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Stage 7 - Chipperfield  to  St Albans Abbey Station (9 miles)

Start: Grid Reference TL 04376 01641  Post Code WD4 9BS  StreetMap

If you just want to print out the "Route" instructions of stage 7 of this walk, without all the blurb on the website, you can download this as a Word Docx by clicking on the link.

ROUTE DESCRIPTION 

Starts at Two Brewers Inn, Chipperfield. Passes through Kings Langley where we join the Grand Union Canal for a short distance. Then thru' Bedmond and Potters Crouch before descending past the Roman wall into Verulamium Park and past St Albans Cathedral to finish at St Albans Abbey Station.

Start on Chipperfield Common at pub sign facing Two Brewers Inn. Turn right to cross over the road (The Common) and into Kings Lane, signed Kings Langley. Follow Kings Lane for 250 yards staying on the RHS pavement - crossing over the entrance to two residential roads on the way. As the road turns sharp left, turn right, signed Public Footpath, into a cul-du-sac, with five houses to the right and hedgerow to the left.

Go straight on to a gate and cross a stile to the right of it. Then follow the path straight across a large field. and after 500 yards along an isolated line of trees. Just past the last tree veer half left and follow the worn path across the field to a gate. Exit the field and immediately turn right onto a footpath downhill with the road to the left and below.

Near the bottom of the decent the path follows a pavement, then (after the entrance to The Grove) merges with the road for a short distance as it narrows. The next 175 yards are on the road. Be careful and cross over as soon as the pavement appears on the LHS.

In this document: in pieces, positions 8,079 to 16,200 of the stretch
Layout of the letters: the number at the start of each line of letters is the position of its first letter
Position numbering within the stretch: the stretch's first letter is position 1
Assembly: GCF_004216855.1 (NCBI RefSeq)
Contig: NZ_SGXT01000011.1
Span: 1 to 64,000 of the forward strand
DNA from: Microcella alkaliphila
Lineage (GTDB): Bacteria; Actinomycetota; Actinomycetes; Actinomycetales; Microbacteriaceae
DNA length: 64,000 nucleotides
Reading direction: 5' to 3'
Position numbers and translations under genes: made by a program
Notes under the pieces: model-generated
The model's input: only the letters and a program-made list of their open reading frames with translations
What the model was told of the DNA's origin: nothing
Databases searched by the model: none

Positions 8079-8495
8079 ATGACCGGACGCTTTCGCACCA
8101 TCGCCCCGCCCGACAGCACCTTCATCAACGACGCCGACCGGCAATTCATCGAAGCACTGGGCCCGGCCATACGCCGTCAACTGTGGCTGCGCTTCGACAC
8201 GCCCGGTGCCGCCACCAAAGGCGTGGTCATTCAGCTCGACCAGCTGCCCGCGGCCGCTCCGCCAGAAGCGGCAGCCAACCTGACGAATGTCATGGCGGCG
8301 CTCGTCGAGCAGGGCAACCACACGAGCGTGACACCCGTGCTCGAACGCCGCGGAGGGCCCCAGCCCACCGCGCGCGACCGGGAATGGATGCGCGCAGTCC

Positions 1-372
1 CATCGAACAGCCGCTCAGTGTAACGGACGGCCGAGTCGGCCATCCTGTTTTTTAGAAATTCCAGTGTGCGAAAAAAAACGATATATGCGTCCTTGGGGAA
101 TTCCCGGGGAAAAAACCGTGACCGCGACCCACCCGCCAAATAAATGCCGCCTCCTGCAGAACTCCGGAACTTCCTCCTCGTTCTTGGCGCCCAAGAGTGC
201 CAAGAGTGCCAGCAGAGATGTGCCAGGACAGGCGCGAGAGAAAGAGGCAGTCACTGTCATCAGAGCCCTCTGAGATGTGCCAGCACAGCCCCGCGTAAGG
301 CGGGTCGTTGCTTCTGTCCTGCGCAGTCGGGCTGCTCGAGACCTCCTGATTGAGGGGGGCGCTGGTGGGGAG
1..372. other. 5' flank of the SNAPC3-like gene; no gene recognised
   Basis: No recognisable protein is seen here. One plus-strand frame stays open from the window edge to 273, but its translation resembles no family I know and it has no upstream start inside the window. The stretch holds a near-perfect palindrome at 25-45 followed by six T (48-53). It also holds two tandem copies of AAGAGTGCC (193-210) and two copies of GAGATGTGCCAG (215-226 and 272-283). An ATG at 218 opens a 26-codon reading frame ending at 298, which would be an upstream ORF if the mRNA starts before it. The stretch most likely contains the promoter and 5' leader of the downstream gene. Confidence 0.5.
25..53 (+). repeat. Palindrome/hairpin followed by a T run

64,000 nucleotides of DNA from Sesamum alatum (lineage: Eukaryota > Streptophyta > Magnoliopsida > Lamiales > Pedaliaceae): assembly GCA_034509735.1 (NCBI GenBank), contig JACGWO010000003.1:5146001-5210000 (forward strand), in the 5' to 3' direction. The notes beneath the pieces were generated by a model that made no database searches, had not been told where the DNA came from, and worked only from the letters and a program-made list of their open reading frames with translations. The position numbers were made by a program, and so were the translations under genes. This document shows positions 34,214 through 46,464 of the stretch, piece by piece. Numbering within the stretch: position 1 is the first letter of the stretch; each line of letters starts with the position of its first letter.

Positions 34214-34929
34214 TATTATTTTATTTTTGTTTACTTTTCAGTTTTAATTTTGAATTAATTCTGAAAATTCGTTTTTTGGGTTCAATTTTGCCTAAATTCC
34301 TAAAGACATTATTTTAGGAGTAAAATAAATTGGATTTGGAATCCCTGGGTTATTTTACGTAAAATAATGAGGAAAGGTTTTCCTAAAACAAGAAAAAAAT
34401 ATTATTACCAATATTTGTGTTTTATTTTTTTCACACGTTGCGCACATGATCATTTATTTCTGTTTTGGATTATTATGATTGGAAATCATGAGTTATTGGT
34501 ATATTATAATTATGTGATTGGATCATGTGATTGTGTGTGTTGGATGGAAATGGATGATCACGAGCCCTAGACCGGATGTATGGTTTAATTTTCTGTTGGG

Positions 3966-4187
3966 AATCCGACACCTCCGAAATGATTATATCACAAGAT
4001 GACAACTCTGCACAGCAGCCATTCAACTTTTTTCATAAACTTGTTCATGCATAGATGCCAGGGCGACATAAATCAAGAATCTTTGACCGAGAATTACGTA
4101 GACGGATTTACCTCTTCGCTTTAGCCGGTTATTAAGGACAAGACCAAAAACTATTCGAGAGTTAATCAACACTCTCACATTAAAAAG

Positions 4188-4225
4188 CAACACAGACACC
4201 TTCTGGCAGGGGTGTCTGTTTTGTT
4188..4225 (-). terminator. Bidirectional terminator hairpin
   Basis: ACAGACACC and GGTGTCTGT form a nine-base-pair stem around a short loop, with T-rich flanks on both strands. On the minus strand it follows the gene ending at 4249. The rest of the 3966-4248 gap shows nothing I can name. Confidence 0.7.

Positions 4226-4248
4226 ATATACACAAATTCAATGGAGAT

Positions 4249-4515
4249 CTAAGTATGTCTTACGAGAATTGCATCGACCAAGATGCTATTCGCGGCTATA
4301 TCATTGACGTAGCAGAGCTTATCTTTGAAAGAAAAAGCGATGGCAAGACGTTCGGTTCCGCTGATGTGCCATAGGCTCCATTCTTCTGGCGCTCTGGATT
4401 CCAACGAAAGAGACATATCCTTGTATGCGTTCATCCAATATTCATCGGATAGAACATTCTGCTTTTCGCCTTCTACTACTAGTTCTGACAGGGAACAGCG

This area is called Whippendell Bottom and is one of the few places where the underlying chalk is exposed. It's a very peaceful and only the road through it really intrudes on the silence. However, in earlier times there was a lot going on here. During World War I the Whippendell Farm (on the LHS at the bottom) was set up as a poultry farm used to help rehabilate injured soldiers and by 1938, when it ceased these activities, was the 4th largest poultry farm in the country.

During this time according to a publication entitled "Does the Lark Still Sing? My Life in Kings Langley" by Allan Norman Butler.

"On 15th April 1933, Sir Alan Cobham brought his Air Show to Whippendell Bottom. What a strange choice of venue for such an event! The field was rough and sloped on either side, so how did the pilots manage to take off and land a De Havilland Dragon Rapide, under such conditions? Granted the plane was only small but the odds were challenging! The public were offered trips at 21shillings (1.05 pounds) a ride and there were plenty of takers. A flight in a Tiger Moth cost 5 shillings (25p)."

Continue along the LHS pavement (Chipperfield Road) as it climbs out of the valley past houses to your LHS and over the A41 after 650 yards. Immediately over the A41 turn right to cross over Chipperfield Road and through a wooden pedestrian gate (by a metal gate), signed Public Footpath, and follow a track downhill. At the bottom turn left with the path.